The ‘Flemish Movement’ (Vlaamse Beweging) (2) was originally an idea of a few French-speaking Flemish intellectuals living in the Dutch-speaking region, notably Jan-Frans Willems (1793-1846) of Ghent. The movement aimed to seek self-determination for the Dutch-speaking population through the usage of the Dutch language in judicial and administrative processes, as well as in primary education. A petition was drafted in 1840, but only 13,000 signatures were obtained. This was a predictable result back then: First, because the illiterate lower class who would benefit from the petition obviously could not read and support it; Second, because the budding middle class did not want to promote Dutch as this would challenge the status of French – the symbol of their current prestige – as the standard national language.

But the first popularisation of the idea only came about in 1860 with the misjudgment of the Flemish workers: Mrs Dubois, a rich French-speaking widow living in Wallonia was robbed and attacked in the middle of the night. Before dying, she told the investigators that the perpetrators spoke ‘Flemish’, so two Dutch-speaking workers working in the area were arrested and blamed for the crime. The trial that followed was carried out entirely in French, even the workers’ own lawyer did not speak any Dutch. The two men were found guilty of the crime and were beheaded, without even having understood what their crime was. A year later, two local gang members happened to be caught confessed to the murder of Mrs Dubois, so Coucke and Goethals were actually misjudged. The case caused an uproar among the Flemish lower classes, and that eventually led to the first language law called the Coremans Law in 1873. The introduction of Dutch in public education only came about in 1898 with the Language Equality Law. (3)

This means that in Flanders, Dutch only became a de facto language of instruction in the 1900s. Nearly 330 years behind the Netherlands in this development, the use of Dutch as a standard national language in Flanders faced and is still facing the following important questions:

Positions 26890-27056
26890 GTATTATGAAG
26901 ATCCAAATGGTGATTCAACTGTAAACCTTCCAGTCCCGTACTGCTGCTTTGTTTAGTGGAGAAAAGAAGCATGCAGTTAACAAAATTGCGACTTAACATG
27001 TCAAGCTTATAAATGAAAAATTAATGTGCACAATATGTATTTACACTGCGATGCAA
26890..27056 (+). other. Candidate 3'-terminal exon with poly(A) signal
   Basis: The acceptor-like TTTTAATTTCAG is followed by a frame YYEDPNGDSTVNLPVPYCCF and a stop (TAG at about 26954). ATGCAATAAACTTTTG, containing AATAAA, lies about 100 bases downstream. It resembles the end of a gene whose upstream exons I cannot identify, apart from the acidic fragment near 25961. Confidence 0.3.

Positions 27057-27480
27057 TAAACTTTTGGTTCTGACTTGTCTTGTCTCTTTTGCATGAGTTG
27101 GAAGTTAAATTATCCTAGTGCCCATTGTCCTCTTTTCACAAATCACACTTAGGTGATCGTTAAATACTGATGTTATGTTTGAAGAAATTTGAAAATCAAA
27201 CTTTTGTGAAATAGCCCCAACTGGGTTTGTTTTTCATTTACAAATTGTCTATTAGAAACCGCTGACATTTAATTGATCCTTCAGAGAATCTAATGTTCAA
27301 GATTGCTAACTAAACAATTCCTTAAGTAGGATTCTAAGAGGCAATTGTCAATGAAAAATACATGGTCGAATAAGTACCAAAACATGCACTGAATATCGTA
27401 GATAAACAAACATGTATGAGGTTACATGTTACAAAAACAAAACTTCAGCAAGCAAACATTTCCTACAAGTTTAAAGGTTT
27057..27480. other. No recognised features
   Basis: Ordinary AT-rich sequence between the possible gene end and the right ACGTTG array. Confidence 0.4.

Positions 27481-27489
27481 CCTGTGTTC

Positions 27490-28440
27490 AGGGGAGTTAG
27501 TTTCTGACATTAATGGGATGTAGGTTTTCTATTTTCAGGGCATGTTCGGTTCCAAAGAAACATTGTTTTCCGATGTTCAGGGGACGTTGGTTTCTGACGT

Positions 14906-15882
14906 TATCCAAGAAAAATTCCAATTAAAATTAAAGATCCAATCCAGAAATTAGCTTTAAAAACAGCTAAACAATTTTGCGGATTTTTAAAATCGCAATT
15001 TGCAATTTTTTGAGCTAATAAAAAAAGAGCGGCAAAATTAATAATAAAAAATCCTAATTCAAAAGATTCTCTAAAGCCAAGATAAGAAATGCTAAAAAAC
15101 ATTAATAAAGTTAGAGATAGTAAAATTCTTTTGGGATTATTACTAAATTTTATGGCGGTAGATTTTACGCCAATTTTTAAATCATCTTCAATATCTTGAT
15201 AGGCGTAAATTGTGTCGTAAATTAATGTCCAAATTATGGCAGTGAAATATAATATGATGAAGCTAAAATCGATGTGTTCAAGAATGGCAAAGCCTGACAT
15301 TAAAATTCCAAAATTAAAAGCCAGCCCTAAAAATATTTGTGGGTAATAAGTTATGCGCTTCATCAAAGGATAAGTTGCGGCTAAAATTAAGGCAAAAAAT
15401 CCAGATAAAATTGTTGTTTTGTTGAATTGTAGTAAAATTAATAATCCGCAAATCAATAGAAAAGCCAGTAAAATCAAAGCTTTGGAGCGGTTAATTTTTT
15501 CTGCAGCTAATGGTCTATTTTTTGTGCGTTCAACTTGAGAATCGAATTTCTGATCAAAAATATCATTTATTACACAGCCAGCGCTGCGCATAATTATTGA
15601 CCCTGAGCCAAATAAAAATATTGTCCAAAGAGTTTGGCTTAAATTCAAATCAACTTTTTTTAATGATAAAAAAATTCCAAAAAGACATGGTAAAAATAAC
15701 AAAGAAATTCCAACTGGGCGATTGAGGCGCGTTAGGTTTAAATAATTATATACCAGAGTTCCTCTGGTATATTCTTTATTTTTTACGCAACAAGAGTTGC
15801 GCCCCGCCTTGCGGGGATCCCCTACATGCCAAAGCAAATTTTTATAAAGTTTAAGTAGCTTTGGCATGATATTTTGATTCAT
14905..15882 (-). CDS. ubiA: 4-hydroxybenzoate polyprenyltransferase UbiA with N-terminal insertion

Which form of Dutch?

The flight of the intelligentsia to the north after the Spanish Fury led to a collapse of the literary Dutch language in the south. The language only lived on in oral tradition among the lower classes. To find a national standard that everyone can understand, speak and write, is thus the first challenge.

Priest-poet Guido Gezelle (1830-1899) wrote entirely in the dialect of West-Flemish, which according to him, is the purest form of Dutch due to the abundance of antiquated medieval elements (4). Jan-Frans Willems (1793-1846) the father of the Flemish Movement wanted to create a new standard national language out of the various forms of Dutch spoken in Belgium and the one spoken in the Netherlands. To find out what form of Dutch should be the standard national language, the first Netherlandish Language and Literature Congress was held in 1849 by the ‘learned’ of both the Netherlands and Belgium. It was not until 1946 that the first Cultural Treaty was drawn up between the two countries where such a collaboration was officially recognised. After centuries of misnomer, the language that is to be the standard national language of the Dutch-speaking Flanders is finally recognised as ‘Nederlands‘ (Dutch), not ‘Vlaams‘ (Flemish), through a decree of 10 December 1973. This implies that both Flanders and the Netherlands now belong to the same language region. Both parties signed the Treaty of the Dutch Language Union in 1980 to seal this collaboration.

So, the short reponse to both Gezelle and Willems: it is the form that developed in the north that has become the standard national language in the south. Or has it?

Who speaks it?

Before we examine the above question, let us look at the situation in the southern parts of Belgium.

Compared to its Dutch-speaking neighbours, French-speaking Walloons had and have no problems perceiving French as their standard national language. Like the plethora of dialects in the north, Wallonia has never been linguistically homogenous as it portrays itself to be.

First of all, Walloon is not ‘a’ language.